Taken into the basement of the Liverpool Masonic Hall and escorted through numerous corridors all lined with Masonic images it’s hard not to feel the immense atmosphere and history of the building. So much is seldom seen, and this most definitely added to the overall experience of the evening. Arriving at a blue door where we were greeted and seated in what can only be described as an Egyptian temple. The layout in the space is interestingly intimate and beautifully lit by the company. Simple but effectively highlighting the architecture of the space and ensuring that everyone could see the very small stage.
There were seven original stories told across the hour, from the scary to the personal all thematically linked by the season of Autumn. The evening was hosted by the effervescent Mark Smith who, like, all good hosts made us feel welcome and immediately at ease, seamlessly incorporating those who were late. He linked the evening together whilst also supporting the stories using live sound effects. This is not something that I have seen before and gave an added edge to the work.
Opening was Angie Waller who delivered a wholly improvised story underscored by her ukulele whilst competing against her five-minute sand timer. The conceit was that she would spontaneously combust if she didn’t deliver in time. The story was derived from the two suggestions taken from the audience. It was delightful hearing the audience’s ideas being woven so skillfully into what became a ballad about the doctor and the ghost. This takes real skill and Waller is clearly very comfortable working in this manner.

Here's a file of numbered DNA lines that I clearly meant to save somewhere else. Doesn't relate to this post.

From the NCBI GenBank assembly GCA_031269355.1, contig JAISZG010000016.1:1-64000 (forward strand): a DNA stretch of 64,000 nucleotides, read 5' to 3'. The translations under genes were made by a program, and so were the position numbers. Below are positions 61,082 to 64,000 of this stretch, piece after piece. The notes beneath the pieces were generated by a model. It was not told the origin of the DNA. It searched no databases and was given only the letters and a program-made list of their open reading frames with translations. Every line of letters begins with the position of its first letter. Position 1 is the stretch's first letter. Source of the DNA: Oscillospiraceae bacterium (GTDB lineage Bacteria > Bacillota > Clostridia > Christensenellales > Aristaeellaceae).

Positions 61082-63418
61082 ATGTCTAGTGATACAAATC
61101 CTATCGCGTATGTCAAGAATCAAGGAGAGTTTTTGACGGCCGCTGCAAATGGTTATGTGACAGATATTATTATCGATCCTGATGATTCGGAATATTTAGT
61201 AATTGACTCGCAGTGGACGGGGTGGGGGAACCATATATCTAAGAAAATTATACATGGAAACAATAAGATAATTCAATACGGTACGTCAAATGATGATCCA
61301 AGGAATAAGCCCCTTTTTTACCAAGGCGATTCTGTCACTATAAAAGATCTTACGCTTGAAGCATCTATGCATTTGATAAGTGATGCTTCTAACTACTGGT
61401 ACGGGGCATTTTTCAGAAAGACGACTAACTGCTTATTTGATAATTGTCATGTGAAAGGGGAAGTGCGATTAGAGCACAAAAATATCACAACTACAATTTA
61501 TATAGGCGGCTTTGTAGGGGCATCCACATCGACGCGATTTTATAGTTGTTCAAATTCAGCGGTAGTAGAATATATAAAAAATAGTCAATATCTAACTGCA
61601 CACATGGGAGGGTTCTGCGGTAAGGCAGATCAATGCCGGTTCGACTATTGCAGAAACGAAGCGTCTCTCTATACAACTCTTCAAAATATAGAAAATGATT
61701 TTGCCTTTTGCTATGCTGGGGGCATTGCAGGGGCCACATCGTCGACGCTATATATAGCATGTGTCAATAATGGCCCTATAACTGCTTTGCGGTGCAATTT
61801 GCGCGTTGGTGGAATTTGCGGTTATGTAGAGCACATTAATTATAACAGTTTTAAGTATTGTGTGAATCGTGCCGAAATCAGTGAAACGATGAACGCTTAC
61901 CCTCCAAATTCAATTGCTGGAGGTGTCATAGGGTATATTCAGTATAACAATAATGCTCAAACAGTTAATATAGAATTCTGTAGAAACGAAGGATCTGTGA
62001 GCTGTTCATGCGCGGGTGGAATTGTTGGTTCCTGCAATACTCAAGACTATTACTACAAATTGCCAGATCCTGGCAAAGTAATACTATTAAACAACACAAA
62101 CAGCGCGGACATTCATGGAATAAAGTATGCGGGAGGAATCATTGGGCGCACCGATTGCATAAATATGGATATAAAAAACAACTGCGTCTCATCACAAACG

Next up was Emma Reilly and her story of a ghost who finds itself in a loop until the call from the place beyond the grave informs her that she is indeed dead. The story was beautifully written and delicately delivered, however, it was slightly too breathy to always hear clearly what was being said.
Up next was Eavan Seasman who utilised the strangest of child’s toys, to tell the story of ‘Pogo’ the once-famous circus performer whose fame had dissipated as the audiences taste for the ‘Freakshow’ changed. Set
on the Medway this American story was a familiar story of fame, loss and the desire to fit in. The twist in the story would have made Stephen King very proud. A very charismatic performer who incorporates her taste for the objet d’art as stimulus for her work. Her later story was a born from a similar trope, equally impressive but perhaps a change of style in the evening might have been useful.
Trev Fleming’s story was perhaps the most moving of the evening, drawing on his personal memory of his own father’s wake and the tales that emerge at the cusp between sleep and consciousness. Fleming is a voice actor, and he uses this masterfully in switching between himself and the various other characters we hear from.
Finally, we have the larger-than-life Munro Scott, a likeable performer who created two very distinctive stories. The stronger of the two was about the ghost who lives within a vape machine and helpfully assists with the care of his young baby. The second was well delivered but the writing was not quite as sharp as his first piece, he clearly has a talent for storytelling, and I suspect his journey is only just beginning.